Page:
But you cannot argue that Crossfit produces elite athletes. There’s no such thing as an “elite generalist”. Why? Because training for everything disallows, just by the very nature of time and the limits of human energy, the ability to be the best at anything.

    You almost figured it out at the end:

    “Are we ever going to pick up 600 pounds through HIIT? Probably not”

    *applause* See, that wasn’t so hard, was it?

    “But we’ll be more athletic and hold our own in any judgment of strength.”

    *sigh* no, you won’t. You will NEVER have an athlete who can compete with, say, Ed Coan.

    There’s nothing wrong with wanting to be the big fish in a small pond. You could just own up to it, and say, “hey, the point of hard HIIT training is to turn out hotties who can lift heavier than anybody in a 10-block radius.”

    But you cannot say your athleticism is “just as good” or use the word “elite”, as Crossfit tries to. I mean, come on.

    • As a pre-empt, I respond here to defend HIIT. CrossFit is a brand, not a workout. I don’t run a CrossFit gym and want that clear so I don’t speak for the entire CF community. I speak for high-intensity interval training and specifically my take on it.

      I feel bad for picking on you but Naomi, this is just wrong. All wrong. And the arrogance of your tone was the deciding factor in my response.

      First, what is your definition of athlete? Far too arbitrary of a term to flatly say HIIT can’t produce elite athletes. Under what measurement or energy system? Specified single capacity athletes? All around athletes? Webster’s definition of the word?

      1) Can you personally deadlift 300#? Or if not, I’ll settle for at least twice your body weight? If yes, proceed.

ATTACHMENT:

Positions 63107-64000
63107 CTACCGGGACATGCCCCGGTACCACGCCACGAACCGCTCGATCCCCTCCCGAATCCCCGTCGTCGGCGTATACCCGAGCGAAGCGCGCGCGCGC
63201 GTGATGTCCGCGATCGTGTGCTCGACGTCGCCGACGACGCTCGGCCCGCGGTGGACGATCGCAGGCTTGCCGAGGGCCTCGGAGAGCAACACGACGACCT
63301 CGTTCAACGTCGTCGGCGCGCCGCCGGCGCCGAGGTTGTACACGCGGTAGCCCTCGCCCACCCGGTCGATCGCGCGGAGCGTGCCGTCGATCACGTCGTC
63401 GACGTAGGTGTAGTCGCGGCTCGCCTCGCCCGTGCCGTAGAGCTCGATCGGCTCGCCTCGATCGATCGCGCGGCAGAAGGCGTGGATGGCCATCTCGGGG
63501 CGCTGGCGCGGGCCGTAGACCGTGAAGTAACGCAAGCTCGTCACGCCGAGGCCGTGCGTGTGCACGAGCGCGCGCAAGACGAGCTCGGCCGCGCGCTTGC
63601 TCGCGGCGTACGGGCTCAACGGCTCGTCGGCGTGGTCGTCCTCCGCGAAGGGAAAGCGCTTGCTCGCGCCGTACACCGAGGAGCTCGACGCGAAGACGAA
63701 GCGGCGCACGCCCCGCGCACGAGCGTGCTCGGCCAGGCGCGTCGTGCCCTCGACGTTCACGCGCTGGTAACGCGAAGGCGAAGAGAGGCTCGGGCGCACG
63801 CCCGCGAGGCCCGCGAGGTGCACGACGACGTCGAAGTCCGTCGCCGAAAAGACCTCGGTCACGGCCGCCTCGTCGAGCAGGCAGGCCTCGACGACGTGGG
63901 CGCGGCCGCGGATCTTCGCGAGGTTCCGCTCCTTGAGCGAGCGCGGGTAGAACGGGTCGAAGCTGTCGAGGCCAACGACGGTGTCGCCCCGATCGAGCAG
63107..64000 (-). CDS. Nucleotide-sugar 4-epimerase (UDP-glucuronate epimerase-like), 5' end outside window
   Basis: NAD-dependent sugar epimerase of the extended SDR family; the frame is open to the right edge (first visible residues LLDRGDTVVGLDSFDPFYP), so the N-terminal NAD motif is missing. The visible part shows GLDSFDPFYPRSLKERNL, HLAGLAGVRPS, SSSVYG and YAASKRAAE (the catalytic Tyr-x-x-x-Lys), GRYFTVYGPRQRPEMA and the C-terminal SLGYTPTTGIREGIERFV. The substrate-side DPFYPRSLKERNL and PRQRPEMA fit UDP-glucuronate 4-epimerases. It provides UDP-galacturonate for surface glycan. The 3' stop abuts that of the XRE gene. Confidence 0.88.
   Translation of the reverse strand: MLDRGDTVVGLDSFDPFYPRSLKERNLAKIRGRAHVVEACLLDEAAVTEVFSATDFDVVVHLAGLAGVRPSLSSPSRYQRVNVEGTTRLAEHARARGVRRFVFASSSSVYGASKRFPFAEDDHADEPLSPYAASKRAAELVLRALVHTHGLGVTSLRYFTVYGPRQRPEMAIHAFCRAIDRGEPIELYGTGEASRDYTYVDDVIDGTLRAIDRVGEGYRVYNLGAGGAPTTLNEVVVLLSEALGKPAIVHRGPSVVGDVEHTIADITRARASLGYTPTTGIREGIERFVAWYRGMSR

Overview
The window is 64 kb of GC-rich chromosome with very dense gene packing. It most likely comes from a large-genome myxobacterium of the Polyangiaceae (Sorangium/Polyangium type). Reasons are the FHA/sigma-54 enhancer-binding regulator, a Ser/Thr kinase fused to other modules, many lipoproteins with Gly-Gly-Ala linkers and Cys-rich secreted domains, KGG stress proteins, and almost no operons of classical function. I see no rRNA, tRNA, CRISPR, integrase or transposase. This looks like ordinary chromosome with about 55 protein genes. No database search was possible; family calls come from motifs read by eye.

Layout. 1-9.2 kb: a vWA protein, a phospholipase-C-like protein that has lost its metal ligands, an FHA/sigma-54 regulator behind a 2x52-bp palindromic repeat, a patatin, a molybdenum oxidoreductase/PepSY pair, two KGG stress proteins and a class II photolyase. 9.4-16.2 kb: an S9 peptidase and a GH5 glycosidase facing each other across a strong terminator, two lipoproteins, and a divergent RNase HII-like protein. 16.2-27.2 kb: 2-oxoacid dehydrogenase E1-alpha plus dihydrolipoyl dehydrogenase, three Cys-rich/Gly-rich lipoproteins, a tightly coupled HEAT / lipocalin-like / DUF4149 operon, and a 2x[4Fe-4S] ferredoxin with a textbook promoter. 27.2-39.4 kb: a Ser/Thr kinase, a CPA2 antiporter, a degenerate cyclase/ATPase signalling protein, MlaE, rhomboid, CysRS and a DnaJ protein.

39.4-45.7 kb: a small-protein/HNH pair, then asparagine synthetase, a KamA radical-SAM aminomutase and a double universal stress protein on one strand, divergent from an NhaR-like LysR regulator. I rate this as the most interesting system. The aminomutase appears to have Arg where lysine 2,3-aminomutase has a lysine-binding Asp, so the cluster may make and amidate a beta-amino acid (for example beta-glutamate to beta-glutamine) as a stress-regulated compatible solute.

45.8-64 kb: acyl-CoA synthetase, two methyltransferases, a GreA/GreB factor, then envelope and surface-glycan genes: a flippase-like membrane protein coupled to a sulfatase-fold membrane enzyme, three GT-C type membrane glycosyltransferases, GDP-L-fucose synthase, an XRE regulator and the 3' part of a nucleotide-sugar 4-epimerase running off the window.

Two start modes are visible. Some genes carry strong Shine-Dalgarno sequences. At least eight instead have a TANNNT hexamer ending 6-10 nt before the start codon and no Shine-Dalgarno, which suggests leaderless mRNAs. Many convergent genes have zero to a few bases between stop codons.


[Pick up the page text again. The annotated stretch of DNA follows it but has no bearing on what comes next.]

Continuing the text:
2) Can you also jump onto a platform 36 to 40 inches above ground, from a stand still? If yes, proceed.
      3) Can you also do five to thirteen strict pull-ups? If yes, proceed.
      4) Can you also run 13 miles in under two hours?

      I played sports at a high level and my partner professional sports, so we consider ourselves real athletes, the kind who played against human beings, not mirrors. So, please be specific.

      Second, if you consider a 500# deadlift for men, 300# deadlift for women and the consistency of 225 – 250% body weight deadlift “mediocre” then you are either misguided enough to think elite power lifters are the mean, or just plain don’t know what you are talking about. To produce women who can deadlift 300#, 275# and 250# consistently while also maintaing high athleticism at 130# or lower is not mediocre, not by any definition or amateur grading curve.

      Third, Ed Coan is a hall of famer and Nia Shanks is a) a professional and b) one of the strongest women in the business. If those are your tangible progression benchmarks for every day people then I’ll raise you a a Michael Phelps who used cross training fuel systems to help win 8 Olympic Gold Medals, and a Lance Armstrong who did the same for the TDF.